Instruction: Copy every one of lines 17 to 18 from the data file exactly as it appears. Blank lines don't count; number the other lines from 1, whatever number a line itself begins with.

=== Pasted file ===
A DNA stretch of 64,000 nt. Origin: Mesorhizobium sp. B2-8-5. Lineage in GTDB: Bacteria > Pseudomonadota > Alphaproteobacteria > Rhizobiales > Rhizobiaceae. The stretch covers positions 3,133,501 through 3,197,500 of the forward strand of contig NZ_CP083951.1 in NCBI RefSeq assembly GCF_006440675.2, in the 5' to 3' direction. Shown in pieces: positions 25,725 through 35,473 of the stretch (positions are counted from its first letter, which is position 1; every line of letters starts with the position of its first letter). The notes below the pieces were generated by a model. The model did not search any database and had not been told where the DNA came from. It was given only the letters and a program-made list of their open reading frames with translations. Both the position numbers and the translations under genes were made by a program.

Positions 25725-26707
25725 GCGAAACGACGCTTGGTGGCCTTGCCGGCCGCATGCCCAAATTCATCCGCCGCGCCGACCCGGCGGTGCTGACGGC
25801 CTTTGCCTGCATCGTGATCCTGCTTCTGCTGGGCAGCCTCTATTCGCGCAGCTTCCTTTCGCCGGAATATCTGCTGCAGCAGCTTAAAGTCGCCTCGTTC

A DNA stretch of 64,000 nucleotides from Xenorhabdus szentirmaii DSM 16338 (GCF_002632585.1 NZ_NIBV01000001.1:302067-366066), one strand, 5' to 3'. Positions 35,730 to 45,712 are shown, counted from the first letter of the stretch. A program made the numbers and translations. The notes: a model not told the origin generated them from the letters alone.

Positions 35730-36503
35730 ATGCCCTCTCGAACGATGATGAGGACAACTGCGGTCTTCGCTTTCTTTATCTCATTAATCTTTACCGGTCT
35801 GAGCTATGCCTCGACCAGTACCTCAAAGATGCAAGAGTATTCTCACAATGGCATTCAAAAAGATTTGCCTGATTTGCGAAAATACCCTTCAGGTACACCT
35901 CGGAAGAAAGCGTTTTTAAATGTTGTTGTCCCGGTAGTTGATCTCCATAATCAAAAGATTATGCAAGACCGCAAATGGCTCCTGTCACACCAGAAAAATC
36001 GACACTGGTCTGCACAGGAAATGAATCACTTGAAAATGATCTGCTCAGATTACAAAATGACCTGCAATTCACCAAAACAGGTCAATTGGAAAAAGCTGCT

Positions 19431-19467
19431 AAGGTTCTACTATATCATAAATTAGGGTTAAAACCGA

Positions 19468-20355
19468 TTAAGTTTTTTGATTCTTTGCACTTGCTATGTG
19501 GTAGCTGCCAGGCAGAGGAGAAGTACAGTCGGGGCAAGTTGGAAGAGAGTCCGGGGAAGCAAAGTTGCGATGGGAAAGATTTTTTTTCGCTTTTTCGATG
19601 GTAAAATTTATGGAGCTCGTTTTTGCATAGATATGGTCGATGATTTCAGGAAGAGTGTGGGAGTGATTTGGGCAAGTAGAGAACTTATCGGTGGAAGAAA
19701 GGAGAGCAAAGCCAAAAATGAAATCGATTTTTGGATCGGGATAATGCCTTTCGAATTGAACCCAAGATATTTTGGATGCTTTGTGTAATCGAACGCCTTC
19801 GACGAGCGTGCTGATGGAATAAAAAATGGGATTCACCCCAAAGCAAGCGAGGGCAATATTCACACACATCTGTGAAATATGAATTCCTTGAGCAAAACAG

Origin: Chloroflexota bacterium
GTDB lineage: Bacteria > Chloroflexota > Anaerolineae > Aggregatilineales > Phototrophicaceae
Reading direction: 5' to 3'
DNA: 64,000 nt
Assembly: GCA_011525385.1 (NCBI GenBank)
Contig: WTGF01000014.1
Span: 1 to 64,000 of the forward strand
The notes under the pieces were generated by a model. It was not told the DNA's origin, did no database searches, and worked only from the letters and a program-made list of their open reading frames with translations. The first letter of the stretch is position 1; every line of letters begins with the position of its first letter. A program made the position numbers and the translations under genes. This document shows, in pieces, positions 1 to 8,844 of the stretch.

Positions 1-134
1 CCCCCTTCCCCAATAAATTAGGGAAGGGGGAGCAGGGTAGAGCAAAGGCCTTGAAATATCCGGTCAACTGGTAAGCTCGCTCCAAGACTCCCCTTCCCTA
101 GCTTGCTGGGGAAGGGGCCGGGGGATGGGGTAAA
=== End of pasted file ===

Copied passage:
19701 GGAGAGCAAAGCCAAAAATGAAATCGATTTTTGGATCGGGATAATGCCTTTCGAATTGAACCCAAGATATTTTGGATGCTTTGTGTAATCGAACGCCTTC
19801 GACGAGCGTGCTGATGGAATAAAAAATGGGATTCACCCCAAAGCAAGCGAGGGCAATATTCACACACATCTGTGAAATATGAATTCCTTGAGCAAAACAG